SAT or ACT

  • SAT is tricky, but not conceptually advanced
  • ACT is difficult but straight forward
  • Student will do better on one or the other. The only way to know is to take both.
  • Waivers for both test are available to those who qualify

How many times should students take the SAT?

  • Almost every college will combine a student’s best scores regardless of test date
  • A new policy called “Score Choice” allows students to completely omit an entire test from their records
  • Students have nothing to lose by taking the SAT multiple times (except the cost of the tests)

When Should You Guess on SAT Questions?

  • Generally speaking, if you can eliminate at least one of five multiple choice answers, you should guess
  • No penalty for wrong answers!

Example

  • Question: What is the capital of North Dakota?
  • Testing Tip: By eliminating wrong answers, you can improve your success rate with guessing.
  • (A) Billings
  • (B) Dallas (this is obviously in Texas)
  • (C) Bismarck
  • (D) Fargo
  • (E) Boston (this is obviously in Massachusetts)
  • Now that you’ve narrowed the question down to only three answer choices, it benefits you to guess.

UC Application Data Fall 2015

  • Campus
  • Admit Rate
  • Average G.P.A.
  • Average ACT Score
  • Berkely
  • 19%
  • 4.19
  • 31
  • 2094
  • Davis
  • 33%
  • 4.07
  • 29
  • 1924
  • Irvine
  • 33%
  • 4.04
  • 28
  • 1878
  • Los Angeles
  • 16%
  • 4.18
  • 31
  • 2064
  • Merced
  • 66%
  • 3.67
  • 24
  • 1616
  • Riverside
  • 57%
  • 3.78
  • 26
  • 1746
  • San Diego
  • 30%
  • 4.13
  • 30
  • 2035
  • Santa Barbara
  • 34%
  • 4.05
  • 29
  • 1937
  • Santa Cruz
  • 46%
  • 3.88
  • 27
  • 1828
  • Application Fee is $70.00

Cal State Application Data Fall 2015

  • Campus
  • Admit Rate
  • Average G.P.A.
  • Average ACT Score
  • Average SAT Score
  • Bakersfield
  • 62%
  • 3.2
  • 16.21
  • X
  • Channel Islands
  • X
  • 3.19
  • 21
  • 994
  • Chico
  • 79%
  • 3.21
  • 21
  • 1013
  • Dominguez Hills
  • 80%
  • 3.0
  • 17
  • 851
  • East Bay
  • 68%
  • 3.1
  • 19
  • 1366
  • Fresno
  • 60%
  • 3.33
  • 17-22
  • 929
  • Fullerton
  • 44%
  • 3.48
  • 21
  • 1018
  • Humboldt
  • 75%
  • 3.2
  • 23
  • 1000
  • Long Beach
  • 31%
  • 3.43
  • 18-24
  • X
  • Los Angeles
  • 68%
  • 3.14
  • 18
  • 880
  • Maritime Academy
  • 61%
  • 3.36
  • 21-27
  • 990-1210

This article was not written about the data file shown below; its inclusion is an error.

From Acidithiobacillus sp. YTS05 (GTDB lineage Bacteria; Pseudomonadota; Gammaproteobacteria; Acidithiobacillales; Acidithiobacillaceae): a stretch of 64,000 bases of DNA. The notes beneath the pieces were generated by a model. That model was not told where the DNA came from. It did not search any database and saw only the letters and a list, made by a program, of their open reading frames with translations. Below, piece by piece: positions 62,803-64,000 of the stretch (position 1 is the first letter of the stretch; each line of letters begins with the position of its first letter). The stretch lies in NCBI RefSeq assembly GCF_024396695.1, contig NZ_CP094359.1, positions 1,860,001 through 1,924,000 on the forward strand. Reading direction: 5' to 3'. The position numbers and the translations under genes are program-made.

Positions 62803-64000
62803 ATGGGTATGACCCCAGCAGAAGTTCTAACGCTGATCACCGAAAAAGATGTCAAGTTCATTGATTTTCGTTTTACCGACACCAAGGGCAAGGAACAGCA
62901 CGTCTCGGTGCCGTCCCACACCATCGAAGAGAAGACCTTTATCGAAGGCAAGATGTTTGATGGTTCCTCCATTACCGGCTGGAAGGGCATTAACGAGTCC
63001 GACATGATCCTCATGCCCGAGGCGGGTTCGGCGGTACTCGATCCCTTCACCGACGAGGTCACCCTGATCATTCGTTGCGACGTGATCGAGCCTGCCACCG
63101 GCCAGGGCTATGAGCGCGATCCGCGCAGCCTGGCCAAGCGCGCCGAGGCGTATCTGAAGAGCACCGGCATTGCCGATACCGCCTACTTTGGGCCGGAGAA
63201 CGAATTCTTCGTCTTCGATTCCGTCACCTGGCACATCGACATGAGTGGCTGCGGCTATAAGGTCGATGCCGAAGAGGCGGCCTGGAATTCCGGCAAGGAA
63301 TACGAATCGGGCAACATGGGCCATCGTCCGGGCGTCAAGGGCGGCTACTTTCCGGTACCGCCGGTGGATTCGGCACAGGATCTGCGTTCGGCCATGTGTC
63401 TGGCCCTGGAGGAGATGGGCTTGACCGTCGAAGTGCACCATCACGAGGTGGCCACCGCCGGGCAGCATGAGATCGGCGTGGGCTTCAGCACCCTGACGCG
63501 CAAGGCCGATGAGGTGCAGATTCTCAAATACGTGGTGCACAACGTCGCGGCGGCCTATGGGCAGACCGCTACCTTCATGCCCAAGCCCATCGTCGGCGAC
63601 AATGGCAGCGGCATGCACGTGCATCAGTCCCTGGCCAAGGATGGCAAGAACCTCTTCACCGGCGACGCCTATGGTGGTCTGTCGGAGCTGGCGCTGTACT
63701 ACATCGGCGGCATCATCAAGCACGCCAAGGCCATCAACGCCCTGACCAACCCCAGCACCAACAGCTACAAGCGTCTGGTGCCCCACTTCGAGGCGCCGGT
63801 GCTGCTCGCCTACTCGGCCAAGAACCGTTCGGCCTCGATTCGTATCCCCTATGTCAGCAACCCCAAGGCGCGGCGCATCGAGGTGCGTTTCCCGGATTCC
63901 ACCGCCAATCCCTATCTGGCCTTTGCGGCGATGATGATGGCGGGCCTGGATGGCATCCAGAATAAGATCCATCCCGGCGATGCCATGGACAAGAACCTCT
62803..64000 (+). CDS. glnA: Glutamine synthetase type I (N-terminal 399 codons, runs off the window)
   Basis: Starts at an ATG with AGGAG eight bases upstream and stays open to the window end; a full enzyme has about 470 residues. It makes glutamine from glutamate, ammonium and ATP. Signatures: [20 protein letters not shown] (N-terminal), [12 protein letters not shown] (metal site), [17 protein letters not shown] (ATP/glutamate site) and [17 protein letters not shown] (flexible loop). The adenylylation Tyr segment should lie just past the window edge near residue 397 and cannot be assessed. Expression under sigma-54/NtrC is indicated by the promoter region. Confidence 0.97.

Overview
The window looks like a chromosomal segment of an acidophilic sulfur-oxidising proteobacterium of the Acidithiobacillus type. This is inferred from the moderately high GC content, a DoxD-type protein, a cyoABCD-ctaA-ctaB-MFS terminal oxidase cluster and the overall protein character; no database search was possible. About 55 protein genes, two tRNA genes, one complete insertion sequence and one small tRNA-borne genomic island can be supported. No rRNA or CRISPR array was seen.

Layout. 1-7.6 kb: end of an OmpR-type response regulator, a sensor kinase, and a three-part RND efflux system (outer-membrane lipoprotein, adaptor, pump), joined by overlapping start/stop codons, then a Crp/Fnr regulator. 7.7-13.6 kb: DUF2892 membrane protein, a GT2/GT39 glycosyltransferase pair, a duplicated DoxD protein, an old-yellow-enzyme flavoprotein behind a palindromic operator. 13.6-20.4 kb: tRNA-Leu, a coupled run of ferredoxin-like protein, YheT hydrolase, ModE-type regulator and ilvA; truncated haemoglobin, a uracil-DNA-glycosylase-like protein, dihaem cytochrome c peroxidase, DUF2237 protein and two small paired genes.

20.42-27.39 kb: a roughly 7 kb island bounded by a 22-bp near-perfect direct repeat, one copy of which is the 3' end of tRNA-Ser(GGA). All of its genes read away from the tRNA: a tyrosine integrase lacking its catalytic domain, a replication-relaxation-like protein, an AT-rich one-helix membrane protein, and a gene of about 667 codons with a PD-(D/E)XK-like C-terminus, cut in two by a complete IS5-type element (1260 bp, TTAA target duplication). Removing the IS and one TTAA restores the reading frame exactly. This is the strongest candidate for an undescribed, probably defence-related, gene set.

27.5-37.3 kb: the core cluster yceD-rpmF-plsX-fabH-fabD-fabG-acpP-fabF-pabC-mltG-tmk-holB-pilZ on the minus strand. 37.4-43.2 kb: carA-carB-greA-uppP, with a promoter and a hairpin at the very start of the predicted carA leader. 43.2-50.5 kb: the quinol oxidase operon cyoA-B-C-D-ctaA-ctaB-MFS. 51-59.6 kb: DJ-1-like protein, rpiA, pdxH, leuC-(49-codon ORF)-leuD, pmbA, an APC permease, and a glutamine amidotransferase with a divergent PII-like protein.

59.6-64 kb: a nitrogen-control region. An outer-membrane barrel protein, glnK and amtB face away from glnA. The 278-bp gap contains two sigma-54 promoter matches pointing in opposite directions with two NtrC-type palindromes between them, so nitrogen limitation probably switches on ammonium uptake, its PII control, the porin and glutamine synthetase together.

• Monterey Bay
  • 44%
  • 3.2
  • 18-24
  • X
  • Application Fee is $55.00

Cal State Application Data Fall 2015 Continued

  • Campus
  • Admit Rate
  • Average G.P.A.
  • Average ACT Score
  • Average SAT Score
  • Northridge
  • 75%
  • 3.09
  • 19
  • 926
  • Pomona
  • 53%
  • 3.43
  • 23
  • 995
  • Sacramento
  • 71%
  • 3.25
  • 17-23
  • 985
  • 83%
  • 3.22
  • 16-20
  • 894
  • San Diego
  • 37%
  • 3.6
  • 22-26
  • 1103
  • San Francisco
  • 64%
  • 3.14
  • 21
  • 997
  • San Jose
  • 76%
  • 3.28
  • X
  • X
  • San Luis Obispo
  • 31%
  • 3.88
  • 27
  • 1244
  • San Marcos
  • 67%
  • 3.18
  • X
  • X
  • Sonoma
  • 80%
  • 3.2
  • 19-24
  • 450-560
  • Stanislaus
  • 93%
  • 3.2
  • 20
  • 949
  • Application Fee is $55.00

Every Little Bit Helps

  • How many points on the SAT do you think make the difference between a student being accepted or rejected from a given university?
  • The Wall Street Journal found that 30 points is all it takes to differentiate certain students from the competition
  • 30 points is 2-4 questions!

Process of Elimination

  • Every multiple choice question on the SAT has four wrong answers and only one correct answer.
  • By eliminating the wrong answers, you will be left with less answer choices to make an educated guess from.
  • Remember, you may write on your test booklet.

Be Quick, But Don’t Hurry

  • Every question is worth the same amount
  • There are approximately 1/3 easy questions, 1/3 medium questions, and 1/3 hard questions
  • Spend time on easy and medium questions and leave hard questions blank

The SAT and Family Income

Order of Difficulty

  • Some sections get increasingly difficult as you move to the end of the section.
  • Other sections have challenging and easy problems mixed throughout
  • Always answer the easy questions for easy points